Antimicrobial Resistance Profiles of Non-typhoidal Salmonella From Retail Meat Products in California, 2018

Katie Yen Lee, Edward Robert Atwill, Maurice Pitesky, Anny Huang, Kurtis Lavelle, Maribel Rickard, Marzieh Shafii, Melody Hung-Fan, Xunde Li

Research output: Contribution to journalArticlepeer-review


Non-typhoidal Salmonella remains a leading cause of foodborne illness in the United States, with food animal products serving as a key conduit for transmission. The emergence of antimicrobial resistance (AMR) poses an additional public health concern warranting better understanding of its epidemiology. In this study, 958 retail meat samples collected from January to December 2018 in California were tested for Salmonella. From multivariable logistic regression, there was a 6.47 (90% CI 2.29–18.27), 3.81 (90% CI 1.29–11.27), and 3.12 (90% CI 1.03–9.45) higher odds of contamination in samples purchased in the fall, spring, and summer than in winter months, respectively, and a 3.70 (90% CI 1.05–13.07) higher odds in ground turkey compared to pork samples. Fourteen distinct serotypes and 17 multilocus sequence types were identified among the 43 isolates recovered, with S. Kentucky (25.58%), S. Reading (18.60%), S. Infantis (11.63%), and S. Typhimurium (9.30%) comprising the top serotypes. High prevalence of resistance was observed in retail chicken isolates for streptomycin (12/23, 52.17%) and tetracycline (12/23, 52.17%), in ground turkey isolates for ampicillin (8/15, 53.34%), and in ground beef isolates for nalidixic acid (2/3, 66.67%). Fourteen (32.56%) were susceptible to all antimicrobials tested, 11 (25.58%) were resistant to one drug, and 12 (27.91%) were resistant to two drugs. The remaining six isolates (13.95%) were multidrug-resistant (MDR, ≥3 drug classes) S. Infantis (n = 4), S. Reading (n = 1), and S. Kentucky (n = 1). Whole-genome sequencing (WGS) identified 16 AMR genes and 17 plasmid replicons, including blaCTX–M–65 encoding ceftriaxone resistance and a D87Y mutation in gyrA conferring resistance to nalidixic acid and reduced susceptibility to ciprofloxacin. The IncFIB(pN55391) replicon previously identified in connection to the worldwide dissemination of pESI-like mega plasmid carriage in an emerged S. Infantis clone was detected in four of the six MDR isolates. Genotypes from WGS showed high concordance with phenotype with overall sensitivity and specificity of 95.31% and 100%, respectively. This study provides insight into the AMR profiles of a diversity of Salmonella serotypes isolated from retail meat products in California and highlights the value of routine retail food surveillance for the detection and characterization of AMR in foodborne pathogens.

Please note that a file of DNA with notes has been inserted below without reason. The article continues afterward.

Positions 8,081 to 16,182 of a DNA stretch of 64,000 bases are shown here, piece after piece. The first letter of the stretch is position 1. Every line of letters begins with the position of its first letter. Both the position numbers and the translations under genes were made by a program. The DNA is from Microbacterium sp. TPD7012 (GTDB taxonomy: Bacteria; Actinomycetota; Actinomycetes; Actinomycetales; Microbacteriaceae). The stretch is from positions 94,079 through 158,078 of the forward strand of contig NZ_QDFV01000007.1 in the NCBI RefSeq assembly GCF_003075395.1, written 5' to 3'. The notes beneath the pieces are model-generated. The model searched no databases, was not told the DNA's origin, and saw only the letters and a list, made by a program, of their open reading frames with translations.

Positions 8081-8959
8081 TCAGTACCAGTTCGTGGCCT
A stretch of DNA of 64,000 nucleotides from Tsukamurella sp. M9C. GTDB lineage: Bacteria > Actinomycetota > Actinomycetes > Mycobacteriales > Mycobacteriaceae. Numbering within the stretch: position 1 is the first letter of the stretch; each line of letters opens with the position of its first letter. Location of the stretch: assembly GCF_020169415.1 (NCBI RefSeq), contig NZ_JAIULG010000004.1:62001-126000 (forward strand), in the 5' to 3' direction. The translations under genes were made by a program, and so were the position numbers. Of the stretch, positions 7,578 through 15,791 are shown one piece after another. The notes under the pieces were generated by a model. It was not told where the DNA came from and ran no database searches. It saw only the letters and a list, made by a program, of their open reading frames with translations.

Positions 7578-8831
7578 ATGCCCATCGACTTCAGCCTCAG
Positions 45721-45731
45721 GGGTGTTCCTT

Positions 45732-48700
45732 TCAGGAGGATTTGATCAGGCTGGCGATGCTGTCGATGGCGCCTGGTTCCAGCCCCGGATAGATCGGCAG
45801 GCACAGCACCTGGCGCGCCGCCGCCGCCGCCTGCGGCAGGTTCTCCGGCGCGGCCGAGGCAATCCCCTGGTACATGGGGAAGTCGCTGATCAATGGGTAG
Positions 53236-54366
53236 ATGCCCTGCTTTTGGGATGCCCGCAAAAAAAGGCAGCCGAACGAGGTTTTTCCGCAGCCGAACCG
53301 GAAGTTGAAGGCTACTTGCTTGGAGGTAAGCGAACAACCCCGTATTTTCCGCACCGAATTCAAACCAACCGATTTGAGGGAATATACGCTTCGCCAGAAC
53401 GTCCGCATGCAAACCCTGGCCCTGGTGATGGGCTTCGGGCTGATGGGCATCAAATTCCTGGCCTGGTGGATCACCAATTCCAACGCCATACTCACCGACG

Original languageEnglish (US)
Article number835699
JournalFrontiers in Microbiology
StatePublished - Mar 16 2022


  • antimicrobial resistance
  • non-typhoidal Salmonella enterica (NTS)
  • phenotype
  • plasmid
  • public health surveillance
  • resistance genes
  • retail meat
  • whole-genome sequencing (WGS)

ASJC Scopus subject areas

  • Microbiology
  • Microbiology (medical)


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